Why Mexico City?
Mexico City, like Los Angeles, is a sprawling urban environment with challenges and opportunities, wealth and poverty, areas with flourishing economic vitality and underinvested, disenfranchised neighborhoods. Issues including economic development, job security, housing, sustainability, culture and arts are all linked by transportation: how do people access the social and economic transactions that define their lives and improve their livelihoods? A trip to Mexico City is a unique opportunity for Luskin students from Social Welfare, Urban Planning, and Public Policy to come together to better understand the similarities and differences in transportation access between Mexico City and Los Angeles. The interdepartmental focus of this trip establishes a foundation for meaningful discussion that moves beyond the conceptual lenses of our own fields. By directly experiencing the issues mentioned above in Mexico City, alongside our peers from other departments and concentrations, we will have a chance to tease out and debate ideas that are fundamental to the Luskin School’s core mission: social justice, equity, and community empowerment.
We believe that this trip and the post-trip event will benefit the Luskin School in several ways:
- It will highlight the work that is currently being done by Luskin students to develop new, more complex perspectives on social issues.
- It will demonstrate the leadership taken by Luskin students to work together to plan an academic spring break trip.
- The post-trip evening will generate additional interest for other students in doing comparative and/or international research.
Connecting Broader Themes
Students will experience the linkages between several broad, cross-cutting themes:
At the intersection of these themes, we find specific issues and pertinent questions:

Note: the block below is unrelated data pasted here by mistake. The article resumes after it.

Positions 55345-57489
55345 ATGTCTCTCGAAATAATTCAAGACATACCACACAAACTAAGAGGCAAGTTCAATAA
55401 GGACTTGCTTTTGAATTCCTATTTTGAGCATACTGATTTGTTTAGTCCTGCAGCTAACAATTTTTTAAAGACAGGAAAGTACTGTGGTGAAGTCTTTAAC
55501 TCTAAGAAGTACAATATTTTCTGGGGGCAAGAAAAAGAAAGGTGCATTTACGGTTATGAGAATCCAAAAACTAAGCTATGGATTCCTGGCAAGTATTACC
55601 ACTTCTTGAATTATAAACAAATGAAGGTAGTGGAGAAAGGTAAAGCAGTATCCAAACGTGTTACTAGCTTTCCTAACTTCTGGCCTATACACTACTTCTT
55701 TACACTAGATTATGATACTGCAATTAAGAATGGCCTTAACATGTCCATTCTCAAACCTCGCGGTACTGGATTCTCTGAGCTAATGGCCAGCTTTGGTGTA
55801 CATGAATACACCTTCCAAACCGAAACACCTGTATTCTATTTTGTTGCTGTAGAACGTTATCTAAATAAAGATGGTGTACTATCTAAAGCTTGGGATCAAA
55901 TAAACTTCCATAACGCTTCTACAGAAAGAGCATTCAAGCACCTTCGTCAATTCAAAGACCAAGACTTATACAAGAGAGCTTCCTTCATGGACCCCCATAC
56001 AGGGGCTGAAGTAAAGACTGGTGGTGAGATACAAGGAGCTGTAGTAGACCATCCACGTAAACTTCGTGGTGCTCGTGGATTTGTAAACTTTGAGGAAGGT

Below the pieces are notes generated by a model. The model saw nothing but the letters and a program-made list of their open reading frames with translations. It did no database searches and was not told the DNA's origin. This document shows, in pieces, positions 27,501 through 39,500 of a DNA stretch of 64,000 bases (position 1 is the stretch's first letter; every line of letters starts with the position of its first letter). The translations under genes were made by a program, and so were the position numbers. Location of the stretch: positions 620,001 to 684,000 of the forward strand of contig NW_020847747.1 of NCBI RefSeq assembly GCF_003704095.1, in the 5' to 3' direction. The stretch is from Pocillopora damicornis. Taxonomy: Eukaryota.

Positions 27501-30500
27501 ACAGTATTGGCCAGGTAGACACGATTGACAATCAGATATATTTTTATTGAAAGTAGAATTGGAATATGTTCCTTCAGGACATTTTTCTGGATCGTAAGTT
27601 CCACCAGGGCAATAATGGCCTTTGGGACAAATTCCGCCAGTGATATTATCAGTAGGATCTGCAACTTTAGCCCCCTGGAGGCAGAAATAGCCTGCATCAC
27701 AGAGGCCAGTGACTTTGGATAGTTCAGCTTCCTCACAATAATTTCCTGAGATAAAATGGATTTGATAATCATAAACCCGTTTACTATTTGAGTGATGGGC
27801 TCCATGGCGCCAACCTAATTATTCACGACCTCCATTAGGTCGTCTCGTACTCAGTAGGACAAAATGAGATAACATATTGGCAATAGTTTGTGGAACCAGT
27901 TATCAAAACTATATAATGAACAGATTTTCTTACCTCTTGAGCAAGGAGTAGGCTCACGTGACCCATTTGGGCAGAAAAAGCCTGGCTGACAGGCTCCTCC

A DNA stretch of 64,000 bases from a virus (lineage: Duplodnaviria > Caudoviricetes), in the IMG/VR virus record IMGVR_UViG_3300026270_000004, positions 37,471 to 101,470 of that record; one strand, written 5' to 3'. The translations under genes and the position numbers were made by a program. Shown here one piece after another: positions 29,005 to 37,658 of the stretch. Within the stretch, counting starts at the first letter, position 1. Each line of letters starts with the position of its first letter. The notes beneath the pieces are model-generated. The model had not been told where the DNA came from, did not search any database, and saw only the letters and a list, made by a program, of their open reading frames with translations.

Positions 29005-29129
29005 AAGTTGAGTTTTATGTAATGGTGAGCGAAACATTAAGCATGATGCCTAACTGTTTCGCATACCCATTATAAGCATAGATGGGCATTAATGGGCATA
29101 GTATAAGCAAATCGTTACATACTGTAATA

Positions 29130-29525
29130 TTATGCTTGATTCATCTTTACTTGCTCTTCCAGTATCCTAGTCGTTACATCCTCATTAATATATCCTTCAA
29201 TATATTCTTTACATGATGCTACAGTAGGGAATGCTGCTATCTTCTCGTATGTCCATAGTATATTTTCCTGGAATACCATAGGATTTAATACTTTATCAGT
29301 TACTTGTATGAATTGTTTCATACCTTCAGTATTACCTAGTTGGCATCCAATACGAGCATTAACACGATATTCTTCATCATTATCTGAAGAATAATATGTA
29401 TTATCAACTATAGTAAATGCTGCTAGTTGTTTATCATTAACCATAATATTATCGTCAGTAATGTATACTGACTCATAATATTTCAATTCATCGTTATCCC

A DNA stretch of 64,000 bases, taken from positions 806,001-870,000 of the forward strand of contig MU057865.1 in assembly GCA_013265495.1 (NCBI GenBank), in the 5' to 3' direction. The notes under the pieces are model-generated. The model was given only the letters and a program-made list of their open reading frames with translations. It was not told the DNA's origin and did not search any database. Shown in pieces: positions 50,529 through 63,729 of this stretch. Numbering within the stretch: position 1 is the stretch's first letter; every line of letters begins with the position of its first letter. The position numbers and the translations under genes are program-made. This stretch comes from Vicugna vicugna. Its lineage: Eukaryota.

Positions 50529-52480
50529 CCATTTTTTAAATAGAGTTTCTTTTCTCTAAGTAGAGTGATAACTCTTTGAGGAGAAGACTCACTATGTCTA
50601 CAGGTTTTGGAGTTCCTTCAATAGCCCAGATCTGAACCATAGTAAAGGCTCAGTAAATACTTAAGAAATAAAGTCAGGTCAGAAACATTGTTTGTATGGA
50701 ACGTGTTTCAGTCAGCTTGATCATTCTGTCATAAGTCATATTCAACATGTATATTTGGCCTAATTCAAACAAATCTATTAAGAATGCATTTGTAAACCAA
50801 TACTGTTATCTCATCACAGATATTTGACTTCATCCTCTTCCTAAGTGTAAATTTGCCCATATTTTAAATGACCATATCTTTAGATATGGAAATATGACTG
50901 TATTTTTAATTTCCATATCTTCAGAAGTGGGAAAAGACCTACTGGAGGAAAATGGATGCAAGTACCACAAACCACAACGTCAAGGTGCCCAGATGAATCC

We have asked students to provide research topics that reflect their area of interest. Examples of proposed student projects include:
- Innovations in Active Transportation, and Lessons for Los Angeles
- Improving and Building New Transit Infrastructure
- Access to Public Life and Cultural Resources
Site Visit Locations[iframe src=”https://mapsengine.google.com/map/embed?mid=zDc3mZQ4d86U.k24y6_0YasBs” width=”640″ height=”480″]
Post-Trip Student Presentations
When: May 12, 2014. 5pm – 8pm.
Where: 3383 Luskin Student Commons
5:00 pm – Introductions and Overview
5:20 pm – Sprawl in the Mexico City Region, Benton Heimsath [pdf]
5:45 pm – Planning for the Exceptional: How Transportation Agencies Plan for, Respond to, and Recover from Earthquakes in Mexico City and Los Angeles, Chelsea Richer [pdf]
6:05 pm – Regulating the “Domestication” of Public Spaces in Mexico City: Lessons for L.A., Kathleen Allmang [pdf]
6:45 pm – Land Use Policies and Parquimetros; Planning for Parking in L.A. and Mexico City, Doreen Zhao [pdf]
7:10 pm – Bicycle and Pedestrian Behaviors in Mexico City and Los Angeles, Dustin Foster [pdf]
7:35 pm – A Comparative Analysis of Bicycle Advocacy Movements in L.A. and Mexico City, Hyeran Lee [pdf]